Leprosy bacteria can reprogram cells to revert to a stem-cell-like state, able to mature into different cell types, researchers report today in Cell1.
The scientists stumbled on the discovery while researching the way leprosy spreads around the body. The mechanism of the hijacking is unclear, but reproducing it could lead to new stem-cell-based therapeutic strategies.
The initial target of the leprosy bacterium — Mycobacterium leprae — is Schwann cells, which are part of the peripheral nervous system. Like rubber around an electric wire, the cells wrap around nerves to insulate the electric signals passing through.
The researchers isolated Schwann cells from mice and infected them with M. leprae. The bacteria reprogrammed the cells into a stem-like state, turning off genes associated with mature Schwann cells and turning on embryonic or developmental ones.
The bacteria appeared to trigger Schwann cells' plasticity, the ability to revert to an immature state and turn into new types of cells. (Healthy Schwann cells do so to help nerves recover and regenerate after an injury.)
“This is a very sophisticated mechanism — it seems that the bacterium knows the mechanistic interaction of the Schwann cell better than we do,” says Anura Rambukkana, a regeneration biologist at the University of Edinburgh, UK, who led the study.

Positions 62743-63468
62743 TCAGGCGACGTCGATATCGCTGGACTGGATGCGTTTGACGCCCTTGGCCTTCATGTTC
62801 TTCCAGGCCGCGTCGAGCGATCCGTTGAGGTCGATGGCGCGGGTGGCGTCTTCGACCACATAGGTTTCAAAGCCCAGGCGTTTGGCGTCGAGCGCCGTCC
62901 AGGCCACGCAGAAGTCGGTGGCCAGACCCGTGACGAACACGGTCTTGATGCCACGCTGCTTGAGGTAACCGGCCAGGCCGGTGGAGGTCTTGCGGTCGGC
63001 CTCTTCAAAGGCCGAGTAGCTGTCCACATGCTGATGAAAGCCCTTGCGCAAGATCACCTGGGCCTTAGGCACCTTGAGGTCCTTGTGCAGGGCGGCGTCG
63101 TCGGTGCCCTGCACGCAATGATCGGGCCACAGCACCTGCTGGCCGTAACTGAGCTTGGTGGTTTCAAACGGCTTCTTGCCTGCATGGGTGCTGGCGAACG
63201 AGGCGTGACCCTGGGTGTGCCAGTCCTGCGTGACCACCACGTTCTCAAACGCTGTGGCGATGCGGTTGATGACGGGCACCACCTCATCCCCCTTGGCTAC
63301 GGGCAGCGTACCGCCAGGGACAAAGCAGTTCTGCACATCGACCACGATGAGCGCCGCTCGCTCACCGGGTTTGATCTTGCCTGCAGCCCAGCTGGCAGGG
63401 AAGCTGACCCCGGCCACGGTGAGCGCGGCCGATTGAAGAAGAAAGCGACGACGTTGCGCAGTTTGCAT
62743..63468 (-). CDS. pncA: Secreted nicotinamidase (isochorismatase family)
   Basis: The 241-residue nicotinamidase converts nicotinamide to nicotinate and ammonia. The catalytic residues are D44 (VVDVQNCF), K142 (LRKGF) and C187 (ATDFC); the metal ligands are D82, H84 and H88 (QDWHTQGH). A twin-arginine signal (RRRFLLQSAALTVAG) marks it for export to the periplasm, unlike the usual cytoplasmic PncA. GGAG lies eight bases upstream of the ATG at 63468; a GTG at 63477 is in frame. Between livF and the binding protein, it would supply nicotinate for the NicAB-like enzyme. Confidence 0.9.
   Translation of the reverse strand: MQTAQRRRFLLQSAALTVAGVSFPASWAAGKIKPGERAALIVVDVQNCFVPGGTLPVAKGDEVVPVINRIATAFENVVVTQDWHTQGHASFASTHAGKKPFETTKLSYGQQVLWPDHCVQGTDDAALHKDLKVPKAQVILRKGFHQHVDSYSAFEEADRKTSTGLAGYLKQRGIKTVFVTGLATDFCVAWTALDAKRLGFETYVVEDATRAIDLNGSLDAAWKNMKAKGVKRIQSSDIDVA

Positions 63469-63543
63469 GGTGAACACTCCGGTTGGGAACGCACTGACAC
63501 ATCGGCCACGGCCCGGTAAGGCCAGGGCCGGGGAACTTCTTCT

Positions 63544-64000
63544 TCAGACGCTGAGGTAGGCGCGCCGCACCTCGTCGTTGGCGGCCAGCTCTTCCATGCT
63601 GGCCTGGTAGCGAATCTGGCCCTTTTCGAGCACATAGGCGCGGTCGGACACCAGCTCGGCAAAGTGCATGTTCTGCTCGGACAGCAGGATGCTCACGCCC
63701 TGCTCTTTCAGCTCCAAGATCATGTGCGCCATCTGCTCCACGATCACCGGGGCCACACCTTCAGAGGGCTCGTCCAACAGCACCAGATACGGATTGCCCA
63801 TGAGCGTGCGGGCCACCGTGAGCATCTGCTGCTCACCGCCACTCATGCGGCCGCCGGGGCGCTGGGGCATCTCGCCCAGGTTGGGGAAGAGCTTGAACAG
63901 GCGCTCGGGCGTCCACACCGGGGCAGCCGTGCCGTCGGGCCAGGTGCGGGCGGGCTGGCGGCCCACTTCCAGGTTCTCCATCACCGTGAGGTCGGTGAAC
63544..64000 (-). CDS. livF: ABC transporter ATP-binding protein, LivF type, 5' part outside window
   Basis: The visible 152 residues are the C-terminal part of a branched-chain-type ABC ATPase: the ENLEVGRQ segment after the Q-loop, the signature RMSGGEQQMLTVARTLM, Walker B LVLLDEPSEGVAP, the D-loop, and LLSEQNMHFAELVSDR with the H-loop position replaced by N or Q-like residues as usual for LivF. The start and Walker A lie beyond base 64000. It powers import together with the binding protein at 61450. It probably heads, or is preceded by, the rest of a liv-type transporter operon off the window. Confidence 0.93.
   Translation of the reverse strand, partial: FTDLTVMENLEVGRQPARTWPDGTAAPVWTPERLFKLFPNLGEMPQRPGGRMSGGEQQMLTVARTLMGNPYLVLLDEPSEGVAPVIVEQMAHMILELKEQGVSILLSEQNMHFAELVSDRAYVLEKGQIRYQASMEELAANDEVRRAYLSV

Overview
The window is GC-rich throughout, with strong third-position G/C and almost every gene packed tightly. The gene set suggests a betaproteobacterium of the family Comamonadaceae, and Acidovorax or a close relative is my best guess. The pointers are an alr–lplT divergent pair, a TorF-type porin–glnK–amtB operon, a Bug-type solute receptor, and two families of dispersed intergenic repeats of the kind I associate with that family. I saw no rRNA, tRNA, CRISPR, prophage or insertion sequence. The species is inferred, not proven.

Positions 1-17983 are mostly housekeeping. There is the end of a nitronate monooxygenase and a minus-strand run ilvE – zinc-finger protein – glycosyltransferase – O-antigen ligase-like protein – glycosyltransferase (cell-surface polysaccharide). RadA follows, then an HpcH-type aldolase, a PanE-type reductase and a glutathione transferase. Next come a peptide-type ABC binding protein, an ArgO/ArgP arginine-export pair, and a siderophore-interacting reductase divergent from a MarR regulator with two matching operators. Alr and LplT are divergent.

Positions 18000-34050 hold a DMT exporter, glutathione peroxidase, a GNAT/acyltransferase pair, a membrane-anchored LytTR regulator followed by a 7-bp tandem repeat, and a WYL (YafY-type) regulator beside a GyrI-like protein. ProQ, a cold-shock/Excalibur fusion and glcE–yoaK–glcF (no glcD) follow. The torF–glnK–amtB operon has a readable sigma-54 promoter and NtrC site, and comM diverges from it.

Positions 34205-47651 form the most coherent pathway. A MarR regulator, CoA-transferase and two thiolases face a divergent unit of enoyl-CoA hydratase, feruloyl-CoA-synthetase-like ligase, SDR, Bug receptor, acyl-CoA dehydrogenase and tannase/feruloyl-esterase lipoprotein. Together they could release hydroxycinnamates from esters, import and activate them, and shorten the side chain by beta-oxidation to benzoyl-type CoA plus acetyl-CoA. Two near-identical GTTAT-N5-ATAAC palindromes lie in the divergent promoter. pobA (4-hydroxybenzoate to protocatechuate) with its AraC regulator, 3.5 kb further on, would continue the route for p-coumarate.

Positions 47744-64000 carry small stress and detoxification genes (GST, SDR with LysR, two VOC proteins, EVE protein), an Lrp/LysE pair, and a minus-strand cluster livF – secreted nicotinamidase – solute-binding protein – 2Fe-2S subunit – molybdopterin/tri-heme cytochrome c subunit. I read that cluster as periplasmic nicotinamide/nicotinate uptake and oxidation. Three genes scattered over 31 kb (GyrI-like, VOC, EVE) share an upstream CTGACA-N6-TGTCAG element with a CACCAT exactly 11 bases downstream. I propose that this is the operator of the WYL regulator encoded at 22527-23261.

Once reprogrammed, the stem cells are able to migrate to different body areas, and the bacteria ride along. When the infected cells reach another tissue, such as skeletal muscle, they integrate with that tissue's cells, spreading the bacteria. The infected stem cells were also found to attract immune cells by secreting proteins called chemokines — allowing the bacteria to hitch a ride on these cells as well.
The researchers do not know what triggers the reprogramming event, but they suspect that the mechanism could exist in other infectious diseases.
“Cellular plasticity may represent an underlying mechanism of disease, as other cellular reprogramming events have been shown in cancers and metabolic diseases,” says Sheng Ding, a stem-cell biologist at the Gladstone Institute of Cardiovascular Disease in San Francisco, California.
A greater understanding of these precise mechanisms could improve treatment and earlier diagnosis of leprosy itself. Before this experiment, scientists did not know how the bacteria spread through the body. The latest findings could provide clues about how to catch the disease before it does so.
In the future, bacteria could be used to change adult tissue cells into stem cells in the laboratory, potentially leading to new regenerative treatments for diseases such as diabetes and Alzheimer’s.
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